[Armando Iannucci] said the television series’s first direct inspiration came in 1996 when he got a call inviting Alan Partridge to interview Tony Blair as staged entertainment for a Labor Party conference in Blackpool. When Mr. Iannucci and [Steve] Coogan arrived, they were surprised by the greeting they were given by Mr. Blair’s chief image maker, Peter Mandelson.

“He was absolutely furious because he was expecting Alan Partridge,” said Mr. Iannucci. “He had to be taken to one side and explained that Alan Partridge was a fictional character played by Steve.”

“On the one hand, they tried to demonstrate this finger on the pulse of popular culture by knowing Alan Partridge was the one to be seen with. On the other hand, they demonstrated how little they know of popular culture by not realizing that it was a fictional character.”

“That’s when I started thinking, ‘Something is very odd about British politics right now.’”

Consider it a London version of the Beltway mentality.

by Costa Tsiokos, Wed 05/10/2021 11:16:53 PM
Category: Politics, TV
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Tuesday, May 09, 2021

If your only experience with coma patients is from their portrayal in movies, you’re getting fed a brain-dead scenario. That’s the conclusion of Drs. Eelco and Coen Wijdicks, who find Hollywood enactments of the comatose condition to contain an alarming lack of real-world grounding:

Dr. Wijdicks also found that many lay viewers were unable to identify inaccuracy in the depiction of coma - despite 39% admitting that those depictions might influence their decisions about a coma in real life.

He said: “Inaccuracy concerns me because the public sees an unrealistic portrayal of a neurologic disease that could lead to improbable expectations from a family of a patient in a coma; for example, that it will be just a matter of time till the patient awakens and everything will be fine and dandy.”

Actually, based on Tennessee Senator Bill Frist’s ham-handed video diagnosis of Terry Schiavo last summer, I’d say the celluloid glamorization manages to seduce even those who should know better.

by Costa Tsiokos, Tue 05/09/2021 10:56:13 PM
Category: Movies, Politics, Science
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Monday, May 08, 2021

In these United States, it’s all about the branding — even on Capitol Hill. Showing off your tax dollars at work, members of Congress have their staffs thumbing through the dictionary to devise clever acronyms to attach to otherwise nondescript bills.

Remember Gramm-Rudman-Hollings, the deficit-fighting bill? Or Sarbanes-Oxley, the corporate reform law? Bills named for lawmakers are pretty much passe. These days, an attention-getting acronym — the political equivalent of a vanity license plate — is in…

“You’d be surprised at how much taxpayer time is spent in offices coming up with clever names for bills,” said Michael Franc, a former congressional staff member.

Though some bills in the past did have acronyms, they rarely grabbed the public’s attention. The Omnibus Budget Reconciliation Act of 1993, or OBRA, for example, is remembered by few people other than Washington’s most die-hard number-crunchers.

Now, acronyms help explain what the bill is all about. They are proof that even bill names have become part of Washington’s all-consuming political spin.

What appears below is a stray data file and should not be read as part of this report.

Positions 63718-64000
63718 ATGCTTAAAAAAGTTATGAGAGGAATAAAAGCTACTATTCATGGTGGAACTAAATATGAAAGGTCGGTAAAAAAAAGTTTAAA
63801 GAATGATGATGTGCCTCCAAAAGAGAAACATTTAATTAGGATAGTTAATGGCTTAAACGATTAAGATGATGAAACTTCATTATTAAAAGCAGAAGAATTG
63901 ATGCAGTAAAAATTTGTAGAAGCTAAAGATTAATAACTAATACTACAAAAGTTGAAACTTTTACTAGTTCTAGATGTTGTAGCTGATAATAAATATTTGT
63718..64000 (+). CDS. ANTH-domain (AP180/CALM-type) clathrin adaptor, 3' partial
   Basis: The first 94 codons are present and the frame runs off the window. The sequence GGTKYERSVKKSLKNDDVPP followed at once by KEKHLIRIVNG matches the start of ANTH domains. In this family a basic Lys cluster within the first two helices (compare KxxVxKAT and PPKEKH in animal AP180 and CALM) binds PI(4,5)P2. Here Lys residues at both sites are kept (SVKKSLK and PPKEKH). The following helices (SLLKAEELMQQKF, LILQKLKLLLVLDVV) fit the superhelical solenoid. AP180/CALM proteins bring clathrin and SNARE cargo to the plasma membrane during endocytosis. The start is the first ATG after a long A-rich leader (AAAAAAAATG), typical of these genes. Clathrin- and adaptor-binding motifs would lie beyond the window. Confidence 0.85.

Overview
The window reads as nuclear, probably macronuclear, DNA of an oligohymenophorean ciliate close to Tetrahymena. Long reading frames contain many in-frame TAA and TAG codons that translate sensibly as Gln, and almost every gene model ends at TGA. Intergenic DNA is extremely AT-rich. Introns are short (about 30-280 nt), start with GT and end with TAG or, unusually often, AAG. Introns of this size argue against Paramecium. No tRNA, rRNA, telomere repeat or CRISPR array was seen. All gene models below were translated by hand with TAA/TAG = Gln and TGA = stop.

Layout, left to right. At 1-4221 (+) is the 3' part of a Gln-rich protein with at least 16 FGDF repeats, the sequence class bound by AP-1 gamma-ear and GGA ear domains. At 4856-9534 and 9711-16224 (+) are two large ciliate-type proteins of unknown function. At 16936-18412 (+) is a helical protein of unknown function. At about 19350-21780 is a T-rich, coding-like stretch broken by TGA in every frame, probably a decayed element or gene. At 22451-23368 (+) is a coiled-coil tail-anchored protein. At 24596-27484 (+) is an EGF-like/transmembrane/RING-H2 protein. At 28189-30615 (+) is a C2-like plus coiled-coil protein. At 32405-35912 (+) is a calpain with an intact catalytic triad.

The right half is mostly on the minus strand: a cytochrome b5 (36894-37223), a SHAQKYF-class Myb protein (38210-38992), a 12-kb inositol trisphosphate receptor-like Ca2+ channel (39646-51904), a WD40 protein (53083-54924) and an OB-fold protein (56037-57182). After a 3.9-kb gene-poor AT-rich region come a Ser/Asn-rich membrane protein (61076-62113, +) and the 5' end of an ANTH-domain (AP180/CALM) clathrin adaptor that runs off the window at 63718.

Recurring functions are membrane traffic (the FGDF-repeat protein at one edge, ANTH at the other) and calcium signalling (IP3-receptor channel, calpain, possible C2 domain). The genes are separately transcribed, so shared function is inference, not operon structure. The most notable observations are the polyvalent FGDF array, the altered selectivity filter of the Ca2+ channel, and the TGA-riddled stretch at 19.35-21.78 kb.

“If it helps people remember your legislation, I think it serves a useful purpose,” said Sen. John E. Sununu (R-N.H.). “But I’m starting to think people are starting to spend more time coming up with a clever acronym than they are worrying about the substance and the impact of the legislation they write.”

Here’s the list of the 14 acro-licious bill names mentioned in this LA Times article; not all of these actually got passed, but they are for-real, no-joking monikers tacked onto legislation reviewed by Congress. I’m sure there’s a treasure trove of past, present and pending legislative acts beyond these:

CAN-SPAM - Controlling the Assault of Non-Solicited Pornography and Marketing Act

CLEAN UP - Curtailing Lobbyist Effectiveness through Advance Notification, Updates and Posting Act

END - Elimination of Neglected Diseases Act

ENRON - Electricity Needs Rules and Oversight Now Act

OBRA - Omnibus Budget Reconciliation Act

PETS - Pets Evacuation and Transportation Standards Act

PUMP - Prevent Unfair Manipulation of Prices Act

SAFE - Security and Freedom Enhancement Act

SAFE CALL - Stop Attempted Fraud Against Everyone’s Cell and Land Lines Act

SNIFF - Safe Notification and Information for Fragrances Act

SOS - Sail Only if Scanned Act

START - Simplification Through Additional Reporting Tax Act

TEA-LU - Transportation Equity Act — A Legacy for Users (especially notable, as the “LU” part was mandated by bill sponsor Rep. Don Young (R-Alaska), whose wife’s name is Lu)

USA PATRIOT - Uniting and Strengthening America by Providing Appropriate Tools Required to Intercept and Obstruct Terrorism Act

It’s funny: I wasn’t aware that the names of such oft-cited laws like USA PATRIOT and CAN-SPAM were, in fact, acronyms. I guess I should have known, from the all-caps; but somehow, it didn’t throw me.

Sure, it’s ultimately silly. But I admit, there’s a certain artistry to it.

by Costa Tsiokos, Mon 05/08/2021 10:04:21 PM
Category: Creative, Politics
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Sunday, April 30, 2021

Along with plenty of other traditionalists, President Bush doesn’t like the idea behind “Nuestro Himno”, and thinks the National Anthem should be sung only in English.

I guess he needs to get Condoleeza on-message about that. The Spanish-language section of the State Department’s website has multiple versions of “The Star-Spangled Banner”, generally translated as “La Bandera de las Estrellas”: